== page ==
The 2003 Yankee signing of bullpenner Paul Quantrill became official on December 22. Paul was part of the three-headed “Quangormo” team with Tom Gordon and Mariano Rivera in the Yankee pen for much of the ’04 season, but the righty burned out in that season’s second half, pitched poorly in 2005, and was given his release.
The Bombers got a lot more than they bargained for when they re-signed outfielder Bernie Williams to a one-year contract on December 22, 2005. With injuries decimating the team’s starting outfield, Williams got into 131 games in which he stroked 12 home runs and delivered 61 rbi’s.
Catcher Bennie Bengough (1968), who played the first eight years of his 1923-1932 career with the Yankees, easily outdistances four other guys who have died on December 22 in team longevity. In 317 games, he drove in 81 runs on 217 hits in 846 at bats; he added 27 rbi’s playing for the Browns in 1931-1932. Shortstop/outfielder Queenie O’Rourke (1955) played all 34 of his games with the 1934 Yanks, with three rbi’s on 25-for-108 hitting. Righthander Bobby Hogue (1987) also played 34 games for the Yanks, making all of those appearances (with no starts) in 1951-1952, to a 4-5-4 record. Fellow righthander Archie Campbell (1989) debuted by pitching in 13 games (one start) for the 1928 Yanks to a 0-1-2 mark, numbers that increased to 2-6-6 after spending 1929 with the Senators and 1930 with the Reds. Newest to the list is another backstop, lefty-hitting, righty-throwing catcher Ed Herrmann (2013), who cleared six fences and drove across 30 runs in 80 games for the 1975 Yankees.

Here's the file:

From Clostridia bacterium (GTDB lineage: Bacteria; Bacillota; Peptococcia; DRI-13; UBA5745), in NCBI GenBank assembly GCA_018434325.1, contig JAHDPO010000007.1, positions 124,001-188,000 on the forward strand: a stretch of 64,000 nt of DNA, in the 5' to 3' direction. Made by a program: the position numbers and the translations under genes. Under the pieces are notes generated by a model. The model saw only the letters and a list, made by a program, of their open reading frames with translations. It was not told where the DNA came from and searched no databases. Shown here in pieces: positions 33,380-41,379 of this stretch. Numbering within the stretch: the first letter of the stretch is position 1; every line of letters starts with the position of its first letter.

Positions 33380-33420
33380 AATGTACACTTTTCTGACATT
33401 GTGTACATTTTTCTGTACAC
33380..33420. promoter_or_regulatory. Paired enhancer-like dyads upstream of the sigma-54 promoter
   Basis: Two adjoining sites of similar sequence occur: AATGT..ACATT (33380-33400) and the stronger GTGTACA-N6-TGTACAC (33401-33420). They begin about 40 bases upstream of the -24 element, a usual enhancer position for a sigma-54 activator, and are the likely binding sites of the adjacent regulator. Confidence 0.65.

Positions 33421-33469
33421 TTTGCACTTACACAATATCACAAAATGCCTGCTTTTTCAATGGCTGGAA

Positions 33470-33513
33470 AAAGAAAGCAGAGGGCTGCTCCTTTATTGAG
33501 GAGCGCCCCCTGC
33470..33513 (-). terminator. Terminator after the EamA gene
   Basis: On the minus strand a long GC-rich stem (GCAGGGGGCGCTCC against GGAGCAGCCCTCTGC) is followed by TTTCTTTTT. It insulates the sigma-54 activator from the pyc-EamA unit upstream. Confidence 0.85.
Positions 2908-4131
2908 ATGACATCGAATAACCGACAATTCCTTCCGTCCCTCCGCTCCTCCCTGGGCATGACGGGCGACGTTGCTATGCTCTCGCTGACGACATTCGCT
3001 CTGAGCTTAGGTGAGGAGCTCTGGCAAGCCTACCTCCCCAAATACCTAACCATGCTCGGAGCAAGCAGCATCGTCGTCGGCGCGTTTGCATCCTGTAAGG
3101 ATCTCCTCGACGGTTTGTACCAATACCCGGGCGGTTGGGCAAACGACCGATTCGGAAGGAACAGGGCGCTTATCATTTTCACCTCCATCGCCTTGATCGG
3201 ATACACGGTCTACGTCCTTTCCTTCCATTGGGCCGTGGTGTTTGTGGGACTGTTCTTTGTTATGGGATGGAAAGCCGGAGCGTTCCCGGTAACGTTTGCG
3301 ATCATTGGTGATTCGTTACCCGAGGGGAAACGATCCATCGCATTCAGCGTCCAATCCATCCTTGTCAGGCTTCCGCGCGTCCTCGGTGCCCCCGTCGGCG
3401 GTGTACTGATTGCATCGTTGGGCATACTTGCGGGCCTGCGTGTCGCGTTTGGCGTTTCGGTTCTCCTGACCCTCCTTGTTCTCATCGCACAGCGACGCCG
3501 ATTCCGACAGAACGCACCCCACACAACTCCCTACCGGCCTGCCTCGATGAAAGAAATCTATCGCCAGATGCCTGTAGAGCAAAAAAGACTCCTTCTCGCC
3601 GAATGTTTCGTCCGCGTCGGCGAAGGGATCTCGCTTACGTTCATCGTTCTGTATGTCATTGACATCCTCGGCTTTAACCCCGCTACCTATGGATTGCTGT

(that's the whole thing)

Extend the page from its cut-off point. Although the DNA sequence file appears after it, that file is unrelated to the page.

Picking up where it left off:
In discussing Yankee December 22 birthdays, portsided reliever Zach Britton (1987) easily takes precedence in terms of his effectiveness pitching for the team, and in his recent his arrival in the Bronx. A third round selection of the Baltimore Orioles in the 2006 amateur draft, Britton actually started 46 of 48 games to start his career in 2011-2013, but has appeared exclusively in relief ever since, in 361 games. The last 111 of those were pitching for the Yankees once they acquired him from the O’s for pitchers Dillon Tate, Cody Carroll, and Josh Rogers in late July of ’18. Zach enjoyed a solid to spectacular 2019, with a 3-1 mark and three saves in 66 games. He was even better in the truncated 2020 season, pitching to a 1-2 mark with eight saves in 20 games and, as one of three reliable postseason bullpen options, struck out six in three games vs Tampa in the ALDS, allowing but one hit in four innings pitched.
Lefty thrower Tom Underwood (1953) posted a 14-13 record with two saves in the Bronx during the 1980 and 1981 seasons; he was involved in a big trade when he arrived (coming with Rick Cerone and Ted Wilborn from Toronto in 1979 for Chris Chambliss, Damaso Garcia, and Paul Mirabella), and in a disappointing one when he left, when he and Jim Spencer were sent to Oakland in 1981 for players who did not succeed in the Bronx. Lefty-hitting catcher Elrod Hendricks (1940) kicked in four homers and 10 rbi’s as a Yankee part-timer in 1976-1977 after eight years with the rival Orioles. As mentioned in yesterday’s history, Elrod passed away in 2005 one day before his 65th birthday. Lefthanded outfielder Matty Alou (1938) played in the Yankee outfield with his brother, Felipe Alou, getting two homers and 28 rbi’s for the 1973 team. Matty played with the Giants (six years), the Pirates (five), the Cardinals (three), and one season each with the A’s and Padres.